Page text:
Ken Jennings’ book for more than just the ‘Brainiacs’

When Dr. Seuss first coined the word "nerd" in 1950, he probably never anticipated the rise to fame that a self-proclaimed "trivia nerd" would experience after appearing on "Jeopardy."

Actually, no one in America could have predicted an anonymous software engineer from Salt Lake City would emerge as a national icon. Yet somehow, through some anomaly in a part of the space-time continuum that usually separates eggheads from popularity and money, Ken Jennings found both fame and fortune.

He did this not by dancing in an end zone or lip-syncing on a stage, but by answering thousands of trivia questions behind a podium swallowed in neon blue lights.

In his new book, "Brainiac: Adventures in the Curious, Competitive, Compulsive World of Trivia Buffs," Jennings not only chronicles his journeys as a "Jeopardy" champion but uncovers the hidden subculture of trivia in the United States. Through his engaging style and clever storytelling, he cracks open the minds of trivia buffs and explores the significance of trivia in their lives.

One would think that after compiling 74 consecutive victories and amassing more than $2.5 million, any man in Jennings' shoes would proclaim his kingdom and bask in the glory of his accomplishments. Instead, Jennings humbly presents trivia as something more than a collection of insignificant facts. It is a lifestyle, a gift and an obsession for many.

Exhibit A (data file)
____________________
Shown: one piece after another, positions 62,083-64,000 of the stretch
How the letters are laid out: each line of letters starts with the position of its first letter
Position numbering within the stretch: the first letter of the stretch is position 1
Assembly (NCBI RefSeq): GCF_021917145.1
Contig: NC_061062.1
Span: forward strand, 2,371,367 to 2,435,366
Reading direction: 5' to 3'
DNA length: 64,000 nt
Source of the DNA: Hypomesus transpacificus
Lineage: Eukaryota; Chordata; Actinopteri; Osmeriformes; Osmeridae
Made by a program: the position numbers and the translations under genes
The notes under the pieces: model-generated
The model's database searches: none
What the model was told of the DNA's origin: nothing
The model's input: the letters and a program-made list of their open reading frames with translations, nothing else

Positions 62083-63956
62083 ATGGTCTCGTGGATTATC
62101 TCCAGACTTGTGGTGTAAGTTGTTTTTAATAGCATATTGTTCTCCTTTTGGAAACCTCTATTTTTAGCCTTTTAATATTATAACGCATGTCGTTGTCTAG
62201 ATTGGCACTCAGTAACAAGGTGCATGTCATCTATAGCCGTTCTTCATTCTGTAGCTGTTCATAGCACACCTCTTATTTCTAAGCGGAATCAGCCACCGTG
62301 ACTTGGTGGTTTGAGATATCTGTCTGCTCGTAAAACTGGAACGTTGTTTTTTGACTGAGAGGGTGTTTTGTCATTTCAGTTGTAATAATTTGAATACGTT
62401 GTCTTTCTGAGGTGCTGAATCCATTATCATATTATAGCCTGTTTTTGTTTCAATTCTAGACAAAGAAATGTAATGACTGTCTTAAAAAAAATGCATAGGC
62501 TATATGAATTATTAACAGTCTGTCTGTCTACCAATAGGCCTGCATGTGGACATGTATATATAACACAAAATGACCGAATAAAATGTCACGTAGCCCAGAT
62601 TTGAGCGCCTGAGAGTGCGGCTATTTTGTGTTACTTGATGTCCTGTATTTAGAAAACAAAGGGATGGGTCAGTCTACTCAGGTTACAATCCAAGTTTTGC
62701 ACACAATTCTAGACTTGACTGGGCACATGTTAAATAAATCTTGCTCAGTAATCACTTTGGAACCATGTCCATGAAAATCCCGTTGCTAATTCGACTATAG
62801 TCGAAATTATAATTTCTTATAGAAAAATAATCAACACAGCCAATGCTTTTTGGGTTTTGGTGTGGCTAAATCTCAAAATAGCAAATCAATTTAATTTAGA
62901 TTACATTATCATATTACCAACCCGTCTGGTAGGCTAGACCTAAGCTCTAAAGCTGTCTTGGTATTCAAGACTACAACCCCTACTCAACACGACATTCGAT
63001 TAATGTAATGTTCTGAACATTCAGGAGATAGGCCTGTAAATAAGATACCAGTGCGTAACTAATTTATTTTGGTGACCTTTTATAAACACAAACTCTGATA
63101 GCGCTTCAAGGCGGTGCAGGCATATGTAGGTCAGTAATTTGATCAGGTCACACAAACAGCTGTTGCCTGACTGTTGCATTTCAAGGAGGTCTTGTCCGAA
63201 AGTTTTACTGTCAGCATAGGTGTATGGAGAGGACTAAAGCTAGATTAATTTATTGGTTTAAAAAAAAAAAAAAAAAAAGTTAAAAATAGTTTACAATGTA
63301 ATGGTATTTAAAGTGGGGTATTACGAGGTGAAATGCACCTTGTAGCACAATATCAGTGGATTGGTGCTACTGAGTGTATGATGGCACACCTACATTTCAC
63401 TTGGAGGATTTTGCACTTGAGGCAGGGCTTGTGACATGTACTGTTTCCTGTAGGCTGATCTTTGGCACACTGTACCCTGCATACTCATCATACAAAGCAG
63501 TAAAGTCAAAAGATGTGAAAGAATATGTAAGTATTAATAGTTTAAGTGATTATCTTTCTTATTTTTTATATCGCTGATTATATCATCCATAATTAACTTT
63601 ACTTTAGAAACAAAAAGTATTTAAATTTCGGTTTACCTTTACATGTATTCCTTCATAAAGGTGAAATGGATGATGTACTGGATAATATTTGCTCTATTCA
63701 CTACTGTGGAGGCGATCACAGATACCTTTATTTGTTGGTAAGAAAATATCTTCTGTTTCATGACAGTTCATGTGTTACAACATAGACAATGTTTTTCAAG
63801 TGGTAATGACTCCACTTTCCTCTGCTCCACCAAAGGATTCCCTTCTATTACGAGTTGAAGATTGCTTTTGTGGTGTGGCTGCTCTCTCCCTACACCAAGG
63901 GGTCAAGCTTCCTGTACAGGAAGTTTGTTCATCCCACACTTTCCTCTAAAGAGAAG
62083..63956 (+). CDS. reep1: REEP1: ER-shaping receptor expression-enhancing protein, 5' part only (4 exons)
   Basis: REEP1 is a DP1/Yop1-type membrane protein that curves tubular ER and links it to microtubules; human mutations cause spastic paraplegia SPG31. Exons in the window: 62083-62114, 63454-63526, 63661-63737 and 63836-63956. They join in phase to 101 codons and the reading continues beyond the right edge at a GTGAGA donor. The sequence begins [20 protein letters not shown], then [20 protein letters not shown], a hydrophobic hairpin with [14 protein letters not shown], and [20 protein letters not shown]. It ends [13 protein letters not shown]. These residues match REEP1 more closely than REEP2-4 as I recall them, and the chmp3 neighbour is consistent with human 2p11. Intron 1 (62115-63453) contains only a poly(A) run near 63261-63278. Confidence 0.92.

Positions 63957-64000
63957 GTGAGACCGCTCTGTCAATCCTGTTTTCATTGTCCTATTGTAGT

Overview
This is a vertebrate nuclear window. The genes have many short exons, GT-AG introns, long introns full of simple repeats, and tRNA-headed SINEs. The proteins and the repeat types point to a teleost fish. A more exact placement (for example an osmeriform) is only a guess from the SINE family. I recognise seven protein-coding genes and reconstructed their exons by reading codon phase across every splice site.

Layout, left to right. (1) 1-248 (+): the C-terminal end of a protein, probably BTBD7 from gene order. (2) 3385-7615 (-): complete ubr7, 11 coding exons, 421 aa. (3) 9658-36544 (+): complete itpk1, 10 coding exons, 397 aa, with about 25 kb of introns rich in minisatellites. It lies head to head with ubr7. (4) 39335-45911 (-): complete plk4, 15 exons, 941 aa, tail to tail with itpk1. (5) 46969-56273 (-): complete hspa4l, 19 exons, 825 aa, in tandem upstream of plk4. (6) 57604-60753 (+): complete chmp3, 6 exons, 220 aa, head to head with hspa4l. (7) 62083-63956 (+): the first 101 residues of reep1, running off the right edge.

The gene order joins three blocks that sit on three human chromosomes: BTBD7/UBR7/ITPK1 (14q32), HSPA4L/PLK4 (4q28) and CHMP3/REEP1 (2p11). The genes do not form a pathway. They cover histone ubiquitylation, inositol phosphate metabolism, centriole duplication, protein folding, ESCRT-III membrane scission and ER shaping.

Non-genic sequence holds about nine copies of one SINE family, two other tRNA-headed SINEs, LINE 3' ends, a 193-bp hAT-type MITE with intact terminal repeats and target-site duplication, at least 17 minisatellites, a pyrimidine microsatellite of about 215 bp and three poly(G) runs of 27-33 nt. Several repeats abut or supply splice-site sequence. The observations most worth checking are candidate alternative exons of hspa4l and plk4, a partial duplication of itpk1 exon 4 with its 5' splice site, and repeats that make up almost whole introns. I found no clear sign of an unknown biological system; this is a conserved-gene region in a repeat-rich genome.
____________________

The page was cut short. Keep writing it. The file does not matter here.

"Brainiac" succeeds as a remarkable first book, because instead of merely acknowledging trivia as the means by which he gained his fame and fortune, Jennings investigates its identity and purpose in the context of human life and interaction. Jennings weaves stories of his childhood as a game-show fanatic to the people he met during and after his life as a game-show champion.

In the same way, he laces the entire book with "Jeopardy"-like trivia questions not only to keep readers thinking, but to help them understand the impact that knowledge can have on a person.

The only fault in his book lies in the length of some of the stories and explanations that Jennings uncovers; however it is only a minimal problem in a book that answers a vast multitude of them. It also works as proof that the mind of a trivia buff is one that values detail and memory, no matter how big or small.

Jennings will appear in Milwaukee for a talk and book signing on Oct. 5 at Harry W. Schwartz Bookshop, 10976 N. Port Washington Road. For additional information, call (262) 241-6220.

The Verdict: ***